TAKING an idea from a lightbulb moment to a fully-fledged enterprise may seem overwhelming for the average punter, but serial entrepreneurs get excited by the challenge, and generally follow a similar roadmap on their way to execution success.
Last week it was very exciting to take part in Ralph Ashton's My Big Idea panel, an initiative of the Australian Futures Project. Ralph is criss-crossing the nation to encourage Australians to come up with potential problems and then solutions for tomorrow's Australia. We are invited to check out My Big Idea and submit our innovative ideas or vote on others, and assist in shaping our future in areas as diverse as economic growth through to effective healthcare and caring for the elderly.
Greencross (ASX: GXL), and the original business plan behind it, was developed not to create an empire across the vet and pet industries. It was born simply because I was tired of bumping into vets who were burnt out and sick of their profession and were providing pet owners with a substandard, at times unprofessional, offer. Practicing as a vet in a small group of practices was very isolating and challenging. Similar to many small businesses, I lacked the scale and resources to run the business effectively.
A key idea or solution was to develop a network of veterinary hospitals that had professional managers providing corporate support for a network of local veterinary hospitals. This meant human resources, information technology, finance, marketing, and education would be carried out by a full time team with a full time focus to provide support for the local veterinary hospital. The local team then focused full time on client and patient care which ensured better clinical and customer outcomes. On the back of trying to solve the issue of professional isolation and burnout for the local vet, Greencross became the succession plan and the employer of choice for the profession and the largest consumer-facing pet care provider in Australasia.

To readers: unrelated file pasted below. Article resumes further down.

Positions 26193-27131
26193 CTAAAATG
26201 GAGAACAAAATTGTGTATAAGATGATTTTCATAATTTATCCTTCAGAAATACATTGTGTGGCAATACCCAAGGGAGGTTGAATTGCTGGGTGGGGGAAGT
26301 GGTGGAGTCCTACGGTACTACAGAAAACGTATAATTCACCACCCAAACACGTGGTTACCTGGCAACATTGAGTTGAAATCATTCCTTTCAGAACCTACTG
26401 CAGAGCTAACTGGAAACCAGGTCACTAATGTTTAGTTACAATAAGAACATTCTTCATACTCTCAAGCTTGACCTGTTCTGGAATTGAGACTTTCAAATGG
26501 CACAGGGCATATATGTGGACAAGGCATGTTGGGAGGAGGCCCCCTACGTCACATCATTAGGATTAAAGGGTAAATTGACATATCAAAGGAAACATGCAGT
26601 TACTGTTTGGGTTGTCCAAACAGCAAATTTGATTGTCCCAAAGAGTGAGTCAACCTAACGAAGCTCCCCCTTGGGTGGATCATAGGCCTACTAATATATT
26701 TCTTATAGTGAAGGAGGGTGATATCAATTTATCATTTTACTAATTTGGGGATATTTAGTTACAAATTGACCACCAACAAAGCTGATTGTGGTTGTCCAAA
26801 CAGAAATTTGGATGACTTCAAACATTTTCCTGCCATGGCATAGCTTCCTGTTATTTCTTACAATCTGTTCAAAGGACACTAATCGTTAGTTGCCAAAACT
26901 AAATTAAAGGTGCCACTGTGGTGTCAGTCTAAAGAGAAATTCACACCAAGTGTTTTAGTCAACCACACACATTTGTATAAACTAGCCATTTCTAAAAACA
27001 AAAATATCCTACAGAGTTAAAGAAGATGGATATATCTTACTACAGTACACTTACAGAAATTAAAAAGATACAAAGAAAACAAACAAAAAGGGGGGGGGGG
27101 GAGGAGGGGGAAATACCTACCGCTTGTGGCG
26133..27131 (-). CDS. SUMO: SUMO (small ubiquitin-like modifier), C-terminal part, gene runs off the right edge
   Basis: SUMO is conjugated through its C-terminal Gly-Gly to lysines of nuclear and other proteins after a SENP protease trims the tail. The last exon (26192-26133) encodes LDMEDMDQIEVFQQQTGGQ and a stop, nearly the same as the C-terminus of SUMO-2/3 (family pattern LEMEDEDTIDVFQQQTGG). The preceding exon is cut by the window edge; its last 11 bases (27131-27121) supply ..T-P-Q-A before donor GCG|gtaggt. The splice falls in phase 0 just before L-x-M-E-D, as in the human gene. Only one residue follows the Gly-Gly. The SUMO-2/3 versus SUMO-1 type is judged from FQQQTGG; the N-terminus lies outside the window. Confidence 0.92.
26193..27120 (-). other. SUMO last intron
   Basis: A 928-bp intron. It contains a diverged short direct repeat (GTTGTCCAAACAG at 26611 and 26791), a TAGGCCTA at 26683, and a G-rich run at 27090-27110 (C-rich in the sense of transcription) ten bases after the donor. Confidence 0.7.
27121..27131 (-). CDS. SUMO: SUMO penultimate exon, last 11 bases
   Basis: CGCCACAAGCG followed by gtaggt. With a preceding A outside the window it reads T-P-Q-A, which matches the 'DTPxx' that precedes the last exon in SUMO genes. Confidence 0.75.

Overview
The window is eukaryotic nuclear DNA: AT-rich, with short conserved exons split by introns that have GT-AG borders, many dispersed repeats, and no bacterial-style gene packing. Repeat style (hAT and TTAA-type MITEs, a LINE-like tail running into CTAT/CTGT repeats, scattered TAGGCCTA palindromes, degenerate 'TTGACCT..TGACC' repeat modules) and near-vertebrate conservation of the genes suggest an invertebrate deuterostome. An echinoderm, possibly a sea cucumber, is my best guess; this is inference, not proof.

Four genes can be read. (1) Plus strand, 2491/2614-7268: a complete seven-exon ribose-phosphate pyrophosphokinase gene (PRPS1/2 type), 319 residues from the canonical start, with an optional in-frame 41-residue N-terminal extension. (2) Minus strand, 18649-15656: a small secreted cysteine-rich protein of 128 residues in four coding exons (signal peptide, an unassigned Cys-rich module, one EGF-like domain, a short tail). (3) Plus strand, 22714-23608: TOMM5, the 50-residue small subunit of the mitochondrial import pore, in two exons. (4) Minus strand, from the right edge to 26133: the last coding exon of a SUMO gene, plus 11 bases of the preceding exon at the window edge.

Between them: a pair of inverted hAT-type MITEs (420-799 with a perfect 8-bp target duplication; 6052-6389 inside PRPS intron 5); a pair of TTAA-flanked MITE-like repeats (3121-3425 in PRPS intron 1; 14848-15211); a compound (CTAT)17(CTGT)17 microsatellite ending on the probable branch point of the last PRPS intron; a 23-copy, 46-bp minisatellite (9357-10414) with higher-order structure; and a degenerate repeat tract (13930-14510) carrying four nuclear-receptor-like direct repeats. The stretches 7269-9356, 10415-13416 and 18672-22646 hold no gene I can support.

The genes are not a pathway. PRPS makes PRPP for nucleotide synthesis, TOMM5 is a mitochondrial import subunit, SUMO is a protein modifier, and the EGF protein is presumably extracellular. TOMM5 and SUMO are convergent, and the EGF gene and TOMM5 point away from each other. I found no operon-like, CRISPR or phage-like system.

Our approach was to scale the company rapidly and implement innovative solutions to many of our industry roadblocks on the journey to becoming an ASX200 company. Growing so quickly meant we needed to reset the company every 90 days. The 'reset session' would open with identifying the roadblocks and critical issues stifling Greencross growth or creating chaos as we evolved the network of hospitals. Very quickly we would fill a whiteboard with the problems we had to solve and then we would focus our resources, both time and money, on the five key things to achieve in the next 90 days to take the company forward. These imperatives would link to our one-year goals, our five-year plans and our 10-year vision.
Similar to a Japanese proverb I love to quote: 'A vision without action is a daydream; action without a vision is a nightmare'. Turning an idea or vision into action needs a disciplined approach with regular planning sessions, the right people on board, enduring patience, and a focus and passion for the purpose.
Dr Glen Richards joined resident Sharks Steve Baxter (internet pioneer), Janine Allis (Boost Juice), Andrew Banks (Talent2) and Naomi Simson (RedBalloon) for season two of the Network Ten series Shark Tank Australia. Follow 'From the Tank' - Business News Australia's Think Tank - for Richards' views on everything from private equity to IPOs and politics.
Read more about the 90-day company reset, the best way to avoid 'entrepreneurial seizures', according to Richards.
Read previous articles here for Dr Glen Richards' views on everything from private equity to IPOs and politics:
- Good old-fashion business still relevant
- The clock is ticking, time to act
- Should you ever whack-a-mole?
- How I pick tech companies
Join us for breakfast with Dr Glen Richards, the founder and executive director of Greencross Limited (ASX: GXL) and Shark on Shark Tank Australia, at Customs House on Wednesday 2 August 2017.
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